I made some test measurement with my peristaltic pump, which appears to be the same type as Sebastian End uses on his MQL system. I am using LinuxCNC as the pulse generator which drives my peristaltic pump's stepper motor.

The current LinuxCNC pulse setting, rotates the pump rotor at 2.25 revs per minute, That's twice as fast as I understand Achim to be using. I can change my pulse rate higher or lower as required.

At 2.25 revs per minute the pump delivers about 32 tiny droplets per minute. The Sorotec S3G Monos-Miko droplets appear to be smaller (lower surface tension??) than the oil emulsion droplets. but I have not done a direct back to back comparison.

At 2.25 revs per minute my peristaltic pump takes approx 12 minutes to deliver 5ml of the Sorotec S3G Monos-Miko. That works out at a delivery rate of approx 25 ml per hour. I have a suspicion the achieved flow rate may be dependent both on the rotor speed and also on the roundness of the silicon feed tube. My feed tube has been in use for over two years, it is noticeable flatter than when new.

The big question is whether 25 ml per hour is too much or too little. What are the guidelines? and what do you guys use? Is there any rule of thumb to gauge the minimum quantity lubrication flow rate required?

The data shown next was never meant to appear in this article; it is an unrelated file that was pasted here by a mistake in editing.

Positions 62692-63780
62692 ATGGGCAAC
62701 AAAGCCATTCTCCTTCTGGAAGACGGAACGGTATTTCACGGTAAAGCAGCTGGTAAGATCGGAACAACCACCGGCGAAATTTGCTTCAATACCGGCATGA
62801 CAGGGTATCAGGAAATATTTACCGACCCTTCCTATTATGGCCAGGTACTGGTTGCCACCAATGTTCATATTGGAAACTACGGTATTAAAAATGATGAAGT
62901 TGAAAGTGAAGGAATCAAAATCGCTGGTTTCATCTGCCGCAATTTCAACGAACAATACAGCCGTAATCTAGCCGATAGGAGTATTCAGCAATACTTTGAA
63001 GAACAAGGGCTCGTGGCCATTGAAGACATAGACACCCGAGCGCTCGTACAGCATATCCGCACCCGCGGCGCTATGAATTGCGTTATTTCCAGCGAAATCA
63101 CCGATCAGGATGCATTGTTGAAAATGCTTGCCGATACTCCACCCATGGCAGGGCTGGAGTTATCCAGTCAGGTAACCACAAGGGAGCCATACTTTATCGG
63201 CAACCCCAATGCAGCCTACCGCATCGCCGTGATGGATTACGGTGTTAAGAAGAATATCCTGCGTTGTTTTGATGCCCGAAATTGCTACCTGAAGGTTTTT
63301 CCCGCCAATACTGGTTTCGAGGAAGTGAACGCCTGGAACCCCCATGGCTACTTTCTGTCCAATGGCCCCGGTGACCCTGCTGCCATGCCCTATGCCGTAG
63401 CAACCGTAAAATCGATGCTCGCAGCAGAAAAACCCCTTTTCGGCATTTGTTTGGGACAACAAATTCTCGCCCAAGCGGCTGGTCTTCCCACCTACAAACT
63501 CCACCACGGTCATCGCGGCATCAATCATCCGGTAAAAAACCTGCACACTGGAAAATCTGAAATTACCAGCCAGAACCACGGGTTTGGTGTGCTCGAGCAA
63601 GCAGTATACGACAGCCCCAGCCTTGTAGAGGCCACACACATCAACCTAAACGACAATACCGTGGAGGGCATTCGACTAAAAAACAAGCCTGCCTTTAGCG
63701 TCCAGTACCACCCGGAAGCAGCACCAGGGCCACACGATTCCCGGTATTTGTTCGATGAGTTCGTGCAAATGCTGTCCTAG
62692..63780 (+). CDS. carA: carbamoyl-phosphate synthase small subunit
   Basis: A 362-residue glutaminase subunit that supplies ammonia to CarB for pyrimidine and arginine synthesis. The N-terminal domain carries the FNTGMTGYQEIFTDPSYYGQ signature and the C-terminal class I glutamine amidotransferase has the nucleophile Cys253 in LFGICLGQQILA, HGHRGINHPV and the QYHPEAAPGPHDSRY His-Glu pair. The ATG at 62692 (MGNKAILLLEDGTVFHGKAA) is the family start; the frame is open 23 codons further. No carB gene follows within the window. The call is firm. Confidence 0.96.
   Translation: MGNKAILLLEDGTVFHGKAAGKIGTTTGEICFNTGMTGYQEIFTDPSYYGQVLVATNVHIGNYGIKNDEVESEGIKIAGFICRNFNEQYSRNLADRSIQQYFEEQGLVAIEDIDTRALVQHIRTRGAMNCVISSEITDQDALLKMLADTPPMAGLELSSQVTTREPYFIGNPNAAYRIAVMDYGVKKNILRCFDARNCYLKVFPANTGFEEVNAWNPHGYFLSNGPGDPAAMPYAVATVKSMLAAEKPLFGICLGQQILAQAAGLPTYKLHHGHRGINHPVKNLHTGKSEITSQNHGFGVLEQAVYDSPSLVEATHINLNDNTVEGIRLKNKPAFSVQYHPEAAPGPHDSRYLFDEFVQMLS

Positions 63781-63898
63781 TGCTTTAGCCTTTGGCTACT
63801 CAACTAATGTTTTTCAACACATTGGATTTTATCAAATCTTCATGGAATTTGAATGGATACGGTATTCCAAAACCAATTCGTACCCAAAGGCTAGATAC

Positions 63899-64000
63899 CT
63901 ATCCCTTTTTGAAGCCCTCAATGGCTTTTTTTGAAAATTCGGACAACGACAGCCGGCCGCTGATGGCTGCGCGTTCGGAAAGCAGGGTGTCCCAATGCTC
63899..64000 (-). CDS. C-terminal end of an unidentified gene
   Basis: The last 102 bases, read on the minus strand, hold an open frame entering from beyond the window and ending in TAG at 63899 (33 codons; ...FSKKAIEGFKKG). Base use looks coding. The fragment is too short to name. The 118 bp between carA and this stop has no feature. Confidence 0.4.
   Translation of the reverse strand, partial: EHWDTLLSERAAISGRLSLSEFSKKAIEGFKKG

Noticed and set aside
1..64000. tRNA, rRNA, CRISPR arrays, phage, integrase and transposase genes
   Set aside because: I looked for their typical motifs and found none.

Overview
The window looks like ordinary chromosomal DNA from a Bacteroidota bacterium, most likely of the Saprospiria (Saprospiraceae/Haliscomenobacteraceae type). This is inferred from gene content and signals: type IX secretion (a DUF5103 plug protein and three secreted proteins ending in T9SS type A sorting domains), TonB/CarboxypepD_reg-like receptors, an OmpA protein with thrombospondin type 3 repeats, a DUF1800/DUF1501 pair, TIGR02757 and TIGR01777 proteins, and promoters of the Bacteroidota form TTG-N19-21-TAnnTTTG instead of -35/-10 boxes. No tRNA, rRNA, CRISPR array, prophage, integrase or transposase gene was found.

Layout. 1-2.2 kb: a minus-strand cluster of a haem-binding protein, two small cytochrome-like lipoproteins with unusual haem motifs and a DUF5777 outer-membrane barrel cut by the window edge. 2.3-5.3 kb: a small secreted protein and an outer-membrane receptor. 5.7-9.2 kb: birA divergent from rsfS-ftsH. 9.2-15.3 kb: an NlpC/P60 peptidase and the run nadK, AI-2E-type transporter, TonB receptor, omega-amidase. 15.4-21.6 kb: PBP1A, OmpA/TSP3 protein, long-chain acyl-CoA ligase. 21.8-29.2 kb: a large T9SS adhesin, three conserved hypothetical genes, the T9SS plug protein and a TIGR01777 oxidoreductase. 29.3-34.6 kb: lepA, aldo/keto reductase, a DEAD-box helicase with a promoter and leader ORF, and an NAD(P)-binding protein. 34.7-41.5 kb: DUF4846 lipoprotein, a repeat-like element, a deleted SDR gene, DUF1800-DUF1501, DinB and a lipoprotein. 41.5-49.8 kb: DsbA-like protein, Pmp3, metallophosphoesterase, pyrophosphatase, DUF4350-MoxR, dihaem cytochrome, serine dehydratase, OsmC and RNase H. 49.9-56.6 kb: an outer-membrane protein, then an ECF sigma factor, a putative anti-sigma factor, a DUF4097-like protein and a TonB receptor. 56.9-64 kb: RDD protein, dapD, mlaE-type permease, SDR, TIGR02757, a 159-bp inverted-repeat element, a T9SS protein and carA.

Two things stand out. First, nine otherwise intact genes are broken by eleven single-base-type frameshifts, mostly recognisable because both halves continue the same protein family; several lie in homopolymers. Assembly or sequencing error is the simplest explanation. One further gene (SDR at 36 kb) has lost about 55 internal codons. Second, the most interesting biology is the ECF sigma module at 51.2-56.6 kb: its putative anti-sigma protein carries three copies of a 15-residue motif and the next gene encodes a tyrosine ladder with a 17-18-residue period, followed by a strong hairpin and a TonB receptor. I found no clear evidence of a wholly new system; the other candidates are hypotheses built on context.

How do I tell if I am providing too much or too little lubricant?

Cheers

Mike
« Last Edit: July 09, 2024, 09:11:50 PM by Vixen »
It is the journey that matters, not the destination

Sometimes, it can be a long and winding road

Offline Dave Otto

  • Full Member
  • *****
  • Posts: 4740
  • Boise, Idaho USA
    • Photo Bucket
Re: Peristaltic Fine Spray: no mist: no fog coolant pump
« Reply #64 on: July 09, 2024, 10:11:38 PM »
Hi Mike

I use a Trico Micro Drop on my mill, similar idea with a different delivery method https://www.tricocorp.com/products/md-1200-micro-drop-dispenser
The unit uses a pressurized container to force the lubricant down the tubing to the nozzle tip. There are needle valve controls to meter the amount of lube and the also the air volume.
I only need to fill the small reservoir about once a year. They say the the unit would use about 1oz in an eight hour shift. They also say that most all of the lubricant should be consumed in the cut, with very little excess.
It seems to me from my experience and information from Trico that you may be using too much lubricant.